I don't know Gurinder Chadha personally. Sure, we've exchanged smiles at various Brit Asian events over the years. Two in particular stand out in my mind. One was after the release of her film Bride and Prejudice when she was honoured at an event in the Houses of Parliament about ten years ago. The second in 2012 was not a celebration, but rather the coming together of the sisterhood outside the Indian High Commission in London to protest the brutal rape and murder of Jyoti Singh Pandey.
I've always been Gurinder's fangirl. I was a teenager when her first film Bhaji on the Beach was released in the 90s. I still remember my fascination at seeing ordinary British Asian lives on the big screen. One thing stood out in my mind at the end of that film: if this Brit Asian woman could share the stories from her imagination, then so could I, for she was just like me.
Gurinder's personal story is typical of the majority of British Asians in her generation. She wasn't born here; she arrived when she was two years old in the 1960s from Kenya and her family settled in Southall.
You don't have to be an expert in race relations history to know that the 1960s and 1970s was a grim place for the new immigrants. National Front racism was not unusual but the Brit Asians persevered, build livelihoods and encouraged their children to succeed - even when they were pitched against institutional racism, prejudice and all sorts of unconscious bias in the workplace.
Gurinder's is one of the earlier success stories. She was the first Brit Asian woman filmmaker.
Sadly, three decades on she is still the only one.
Last week saw the release of Gurinder's new film Viceroy House, a tale of the 1947 partition of India-Pakistan from the viewpoint of the Mountbattens. Some have said that the film is Downtown Abbey in British India, with Hugh Bonneville playing Lord Mountbatten and Gillian Anderson in the role of Lady Edwina.
Gurinder has made no secret of the fact that her family experienced the horrors of partition and that she wanted to share this story, the piece of history which the west seem to know nothing about. After all, Attenborough's Ghandi was made decades ago and it no longer makes the Christmas or Easter re-runs on the tele.
Gurinder was going to make this film her own way, in her own style, pitched for popular viewing with a love story thrown in.
A style that Fatima Bhutto, granddaughter and niece of two previous Pakistani Prime Ministers, dismissed as the imagination of a colonial mind.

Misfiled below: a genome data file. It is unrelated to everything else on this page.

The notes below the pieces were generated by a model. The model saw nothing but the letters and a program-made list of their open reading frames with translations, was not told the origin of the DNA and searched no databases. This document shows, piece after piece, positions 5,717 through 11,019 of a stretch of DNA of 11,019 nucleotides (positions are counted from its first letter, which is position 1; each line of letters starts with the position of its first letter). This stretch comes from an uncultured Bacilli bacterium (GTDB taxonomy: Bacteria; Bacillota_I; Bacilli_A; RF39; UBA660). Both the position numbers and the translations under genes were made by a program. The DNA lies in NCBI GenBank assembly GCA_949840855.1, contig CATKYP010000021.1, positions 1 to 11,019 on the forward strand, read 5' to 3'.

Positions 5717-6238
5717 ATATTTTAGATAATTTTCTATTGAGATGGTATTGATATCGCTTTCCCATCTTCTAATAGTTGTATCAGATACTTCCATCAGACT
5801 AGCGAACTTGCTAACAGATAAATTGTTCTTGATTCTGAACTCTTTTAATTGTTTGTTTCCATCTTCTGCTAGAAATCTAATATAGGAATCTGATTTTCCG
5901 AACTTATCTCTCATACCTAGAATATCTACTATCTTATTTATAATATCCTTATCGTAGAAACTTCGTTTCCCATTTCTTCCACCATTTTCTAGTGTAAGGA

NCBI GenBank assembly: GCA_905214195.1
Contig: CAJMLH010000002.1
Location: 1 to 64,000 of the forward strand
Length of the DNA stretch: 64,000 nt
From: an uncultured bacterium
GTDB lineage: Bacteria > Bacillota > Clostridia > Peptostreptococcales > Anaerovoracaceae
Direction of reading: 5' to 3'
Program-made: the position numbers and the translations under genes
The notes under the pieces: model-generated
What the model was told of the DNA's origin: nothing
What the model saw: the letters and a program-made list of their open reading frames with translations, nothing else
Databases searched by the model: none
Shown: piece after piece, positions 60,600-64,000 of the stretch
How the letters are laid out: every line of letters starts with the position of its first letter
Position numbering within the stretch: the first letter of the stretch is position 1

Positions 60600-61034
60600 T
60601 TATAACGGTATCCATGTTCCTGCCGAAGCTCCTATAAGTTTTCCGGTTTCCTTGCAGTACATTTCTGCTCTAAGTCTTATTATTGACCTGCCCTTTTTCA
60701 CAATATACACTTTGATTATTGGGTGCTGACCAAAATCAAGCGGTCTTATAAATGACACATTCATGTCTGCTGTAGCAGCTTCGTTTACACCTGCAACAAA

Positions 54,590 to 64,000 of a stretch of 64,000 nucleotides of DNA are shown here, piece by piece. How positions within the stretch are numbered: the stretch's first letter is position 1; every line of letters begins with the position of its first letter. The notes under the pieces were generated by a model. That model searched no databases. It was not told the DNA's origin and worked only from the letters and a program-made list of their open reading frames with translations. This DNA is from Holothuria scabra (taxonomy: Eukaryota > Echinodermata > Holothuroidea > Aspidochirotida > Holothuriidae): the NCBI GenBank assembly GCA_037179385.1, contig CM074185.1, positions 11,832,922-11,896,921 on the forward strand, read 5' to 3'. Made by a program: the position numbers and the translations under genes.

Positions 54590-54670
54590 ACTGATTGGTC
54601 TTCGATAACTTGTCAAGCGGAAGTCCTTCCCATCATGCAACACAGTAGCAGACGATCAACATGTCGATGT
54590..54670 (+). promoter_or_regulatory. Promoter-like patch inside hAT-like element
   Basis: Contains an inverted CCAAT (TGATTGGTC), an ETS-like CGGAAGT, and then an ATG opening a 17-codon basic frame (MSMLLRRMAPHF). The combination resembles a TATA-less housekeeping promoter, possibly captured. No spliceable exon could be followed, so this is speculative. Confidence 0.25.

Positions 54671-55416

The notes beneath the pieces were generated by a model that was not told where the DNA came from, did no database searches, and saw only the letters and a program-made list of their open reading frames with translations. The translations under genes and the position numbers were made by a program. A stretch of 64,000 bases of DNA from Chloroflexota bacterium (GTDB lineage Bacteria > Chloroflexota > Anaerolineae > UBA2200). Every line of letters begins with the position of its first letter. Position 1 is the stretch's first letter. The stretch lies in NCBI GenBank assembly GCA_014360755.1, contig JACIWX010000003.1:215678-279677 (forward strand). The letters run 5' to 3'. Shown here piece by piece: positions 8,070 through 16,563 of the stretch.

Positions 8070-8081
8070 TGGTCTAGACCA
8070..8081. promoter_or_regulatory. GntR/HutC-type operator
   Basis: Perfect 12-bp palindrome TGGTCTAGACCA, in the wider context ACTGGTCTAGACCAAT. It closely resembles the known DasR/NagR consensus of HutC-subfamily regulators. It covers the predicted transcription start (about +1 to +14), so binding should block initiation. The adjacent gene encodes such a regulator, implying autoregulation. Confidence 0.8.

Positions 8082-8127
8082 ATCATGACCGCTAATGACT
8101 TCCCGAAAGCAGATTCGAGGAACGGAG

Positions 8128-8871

I have spent the weekend debating this review with friends. Some argued that Fatima is entitled to dislike it. I absolutely agree. I will even go further to say she can be offended by it too. What I wholeheartedly take issue with, however, is her outrageous remark about the colonial imagination.
Seriously? Is there anything more insulting for a child of an immigrant who lived through the extreme racism of the 60 and 70s? To suggest that this immigrant child has internalised the racism of the British Raj - ie: white English equals superior and Asian equals inferior - is beyond low.
In 2017, feelings of inferiority are more likely to be experienced in countries with feudal community set ups where the field labourer or peasant is pitched against all powerful landlords. I really don't think a Brit Asian woman, who has carved a place for herself in the highly competitive entertainment industry, suffers from feeling second best. And especially not after making successful films like Bhaji on the Beach and Bend it like Beckham.
We Brit Asians are proud of our heritage; the languages, the food and family values. Yet we are still different to those with whom we share ancestral and blood ties. The label Brit is not just an add on. We really are British in our identity. We have far more in common with our white English neighbours, work colleagues and friends than we do with the people who share our skin colour thousands of miles away.
It is within this context that I don't believe I'm wrong to say that Fatima Bhutto is a member of the Pakistani elite who doesn't 'get' the Brit Asian experience. If she did, she would never have accused a woman - who started at the bottom of the social and economic pile as an immigrant and rose up through sheer hard work and ambition - of a colonial mindset.
Gurinder Chadha is a British Asian success story. She is a woman who has broken down barriers and led the way for the rest of us Brit Asians who value the power of storytelling to affect change.
This article is not a film review of Viceroy House. The viewer can like it, love it or hate it with a passion.
Sufiya is the author of Secrets of the Henna Girl, part set in a Pakistani village and in London.